November 26, 2013
STATE OF IDAHO, Plaintiff-Respondent,
TYRICK TREY BELL, Defendant-Appellant.
2013 Unpublished Opinion No. 771
Appeal from the District Court of the Fourth Judicial District, State of Idaho, Ada County. Hon. Melissa Moody, District Judge.
Judgment of conviction and unified life sentence, with a minimum period of confinement of ten years, for robbery, affirmed; order denying I.C.R. 35 motion for reduction of sentence, affirmed.
Sara B. Thomas, State Appellate Public Defender; Ben P. McGreevy, Deputy Appellate Public Defender, Boise, for appellant.
Hon. Lawrence G. Wasden, Attorney General; Kenneth K. Jorgensen, Deputy Attorney General, Boise, for respondent.
Before GUTIERREZ, Chief Judge; GRATTON, Judge; and MELANSON, Judge
Tyrick Trey Bell pled guilty to robbery. I.C. §§ 18-6501 & 18-6502. In exchange for his guilty plea, additional charges were dismissed. The district court sentenced Bell to unified life sentence, with a minimum period of confinement of ten years. Bell filed an I.C.R 35 motion, which the district court denied. Bell appeals.
Sentencing is a matter for the trial court's discretion. Both our standard of review and the factors to be considered in evaluating the reasonableness of the sentence are well established. See State v. Hernandez, 121 Idaho 114, 117-18, 822 P.2d 1011, 1014-15 (Ct. App. 1991); State v. Lopez, 106 Idaho 447, 449-51, 680 P.2d 869, 871-73 (Ct. App. 1984); State v. Toohill, 103 Idaho 565, 568, 650 P.2d 707, 710 (Ct. App. 1982). When reviewing the length of a sentence, we consider the defendant's entire sentence. State v. Oliver, 144 Idaho 722, 726, 170 P.3d 387, 391 (2007).
Bell argues that the district court abused its discretion and asserts that his sentence is unduly harsh in light of his age and lack of a criminal record. Bell also asserts that other defendants with similar backgrounds and criminal records have received lesser sentences and that, therefore, his sentence is excessive. See State v. Dunnagan, 101 Idaho 125, 609 P.2d 657 (1980); State v. Justice, 152 Idaho 48, 266 P.1153 (Ct. App. 2011). However, this Court will not engage in an exercise of comparative sentencing. State v. McFarland, 130 Idaho 358, 365, 941 P.2d 330, 337 (Ct. App. 1997); State v. Pederson, 124 Idaho 179, 183, 857 P.2d 658, 662 (Ct. App. 1993); State v. Smith, 123 Idaho 290, 294, 847 P.2d 265, 269 (Ct. App. 1993). It is well settled that not every offense in like category calls for identical punishment; there may properly be a variation in sentences between different offenders, depending on the circumstances of the crime and the character of the defendant in his or her individual case. Pederson, 124 Idaho at 183, 857 P.2d at 662. Thus, we decline Bell's invitation to conduct a comparative review of his sentence. Applying the foregoing standards, and having reviewed the record in this case, we cannot say that the district court abused its discretion.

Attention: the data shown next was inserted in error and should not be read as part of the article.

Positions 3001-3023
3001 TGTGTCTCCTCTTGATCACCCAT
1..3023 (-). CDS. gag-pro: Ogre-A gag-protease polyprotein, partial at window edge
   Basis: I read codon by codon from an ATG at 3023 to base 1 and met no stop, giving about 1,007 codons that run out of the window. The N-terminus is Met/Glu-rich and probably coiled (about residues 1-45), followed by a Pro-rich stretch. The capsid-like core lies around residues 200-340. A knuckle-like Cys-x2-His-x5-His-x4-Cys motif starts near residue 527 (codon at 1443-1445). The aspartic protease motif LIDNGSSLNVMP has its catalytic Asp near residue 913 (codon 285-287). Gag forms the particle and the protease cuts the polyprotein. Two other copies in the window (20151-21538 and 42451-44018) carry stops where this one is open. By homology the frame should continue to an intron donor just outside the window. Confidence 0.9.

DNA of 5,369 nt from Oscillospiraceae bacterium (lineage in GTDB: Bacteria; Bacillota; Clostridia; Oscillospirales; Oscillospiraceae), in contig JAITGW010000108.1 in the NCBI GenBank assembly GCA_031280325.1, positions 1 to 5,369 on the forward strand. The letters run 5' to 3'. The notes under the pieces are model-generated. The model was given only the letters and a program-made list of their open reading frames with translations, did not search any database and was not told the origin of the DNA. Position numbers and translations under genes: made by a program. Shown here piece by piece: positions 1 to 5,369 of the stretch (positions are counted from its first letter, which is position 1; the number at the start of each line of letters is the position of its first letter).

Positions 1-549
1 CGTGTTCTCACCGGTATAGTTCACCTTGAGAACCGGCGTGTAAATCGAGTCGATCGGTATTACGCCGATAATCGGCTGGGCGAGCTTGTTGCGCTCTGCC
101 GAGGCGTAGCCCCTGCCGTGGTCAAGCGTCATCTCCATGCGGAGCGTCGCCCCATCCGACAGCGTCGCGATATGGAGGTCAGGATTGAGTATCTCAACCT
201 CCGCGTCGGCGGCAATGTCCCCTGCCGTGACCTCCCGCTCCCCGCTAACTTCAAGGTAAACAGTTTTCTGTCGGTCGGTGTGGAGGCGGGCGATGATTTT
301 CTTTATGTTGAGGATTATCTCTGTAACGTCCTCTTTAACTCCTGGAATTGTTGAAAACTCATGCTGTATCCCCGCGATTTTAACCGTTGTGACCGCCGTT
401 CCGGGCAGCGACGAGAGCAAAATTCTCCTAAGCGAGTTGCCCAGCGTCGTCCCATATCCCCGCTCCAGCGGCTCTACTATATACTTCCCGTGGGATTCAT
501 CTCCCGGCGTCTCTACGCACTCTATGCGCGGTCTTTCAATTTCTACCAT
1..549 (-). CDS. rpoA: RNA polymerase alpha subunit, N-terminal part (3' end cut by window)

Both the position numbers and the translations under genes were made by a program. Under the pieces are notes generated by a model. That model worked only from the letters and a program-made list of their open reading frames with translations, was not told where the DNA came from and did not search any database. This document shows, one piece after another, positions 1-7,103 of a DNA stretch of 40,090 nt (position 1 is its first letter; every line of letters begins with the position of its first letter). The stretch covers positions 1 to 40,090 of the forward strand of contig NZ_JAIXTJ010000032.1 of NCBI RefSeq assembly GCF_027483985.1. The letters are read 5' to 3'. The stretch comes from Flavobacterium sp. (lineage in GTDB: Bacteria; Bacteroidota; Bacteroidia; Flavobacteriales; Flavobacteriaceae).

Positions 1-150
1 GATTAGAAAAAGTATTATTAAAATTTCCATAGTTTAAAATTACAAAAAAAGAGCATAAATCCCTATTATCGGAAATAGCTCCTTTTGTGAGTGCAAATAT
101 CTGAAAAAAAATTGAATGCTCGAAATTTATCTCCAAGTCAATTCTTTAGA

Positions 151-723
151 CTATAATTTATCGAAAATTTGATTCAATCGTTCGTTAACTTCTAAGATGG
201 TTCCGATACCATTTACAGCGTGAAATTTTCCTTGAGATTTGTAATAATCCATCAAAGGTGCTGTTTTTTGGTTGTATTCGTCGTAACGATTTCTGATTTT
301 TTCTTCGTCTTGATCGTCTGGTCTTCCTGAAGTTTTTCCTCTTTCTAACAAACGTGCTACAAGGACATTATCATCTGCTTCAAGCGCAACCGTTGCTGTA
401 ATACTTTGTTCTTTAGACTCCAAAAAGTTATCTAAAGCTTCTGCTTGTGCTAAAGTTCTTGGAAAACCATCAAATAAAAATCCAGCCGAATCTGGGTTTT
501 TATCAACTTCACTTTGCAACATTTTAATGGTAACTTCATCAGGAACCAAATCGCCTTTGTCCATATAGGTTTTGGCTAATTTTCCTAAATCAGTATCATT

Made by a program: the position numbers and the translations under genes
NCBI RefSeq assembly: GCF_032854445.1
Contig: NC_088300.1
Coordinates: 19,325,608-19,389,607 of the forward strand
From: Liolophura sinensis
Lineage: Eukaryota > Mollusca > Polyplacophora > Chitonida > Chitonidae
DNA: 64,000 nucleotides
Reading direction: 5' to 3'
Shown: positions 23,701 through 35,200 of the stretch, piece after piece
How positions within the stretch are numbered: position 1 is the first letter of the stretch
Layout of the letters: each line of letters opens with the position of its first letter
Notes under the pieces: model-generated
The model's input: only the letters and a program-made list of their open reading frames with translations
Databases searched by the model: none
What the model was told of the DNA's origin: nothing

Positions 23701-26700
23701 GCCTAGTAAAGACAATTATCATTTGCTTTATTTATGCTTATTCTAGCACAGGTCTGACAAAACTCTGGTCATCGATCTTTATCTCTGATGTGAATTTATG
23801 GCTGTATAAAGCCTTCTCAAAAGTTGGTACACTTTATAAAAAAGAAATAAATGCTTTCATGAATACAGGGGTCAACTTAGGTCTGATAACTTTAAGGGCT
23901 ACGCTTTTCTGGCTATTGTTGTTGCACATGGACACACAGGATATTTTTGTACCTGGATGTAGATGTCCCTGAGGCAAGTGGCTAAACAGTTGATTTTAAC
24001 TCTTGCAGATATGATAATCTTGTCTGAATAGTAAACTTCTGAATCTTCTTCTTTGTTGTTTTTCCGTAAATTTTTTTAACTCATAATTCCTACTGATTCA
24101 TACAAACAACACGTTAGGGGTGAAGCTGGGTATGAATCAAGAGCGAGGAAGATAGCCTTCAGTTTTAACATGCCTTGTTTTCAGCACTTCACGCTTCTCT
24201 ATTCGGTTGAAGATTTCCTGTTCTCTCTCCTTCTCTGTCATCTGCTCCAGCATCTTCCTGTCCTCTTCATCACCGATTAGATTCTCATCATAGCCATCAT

Next, we review whether the district court erred in denying Bell's Rule 35 motion. A motion for reduction of sentence under I.C.R. 35 is essentially a plea for leniency, addressed to the sound discretion of the court. State v. Knighton, 143 Idaho 318, 319, 144 P.3d 23, 24 (2006); State v. Allbee, 115 Idaho 845, 846, 771 P.2d 66, 67 (Ct. App. 1989). In presenting a Rule 35 motion, the defendant must show that the sentence is excessive in light of new or additional information subsequently provided to the district court in support of the motion. State v. Huffman, 144 Idaho 201, 203, 159 P.3d 838, 840 (2007). In conducting our review of the grant or denial of a Rule 35 motion, we consider the entire record and apply the same criteria used for determining the reasonableness of the original sentence. State v. Forde, 113 Idaho 21, 22, 740 P.2d 63, 64 (Ct. App. 1987); Lopez, 106 Idaho at 449-51, 680 P.2d at 871-73. Upon review of the record, we conclude no abuse of discretion has been shown.
Therefore, Bell's judgment of conviction and sentence, and the district court's order denying Bell's Rule 35 motion, are affirmed.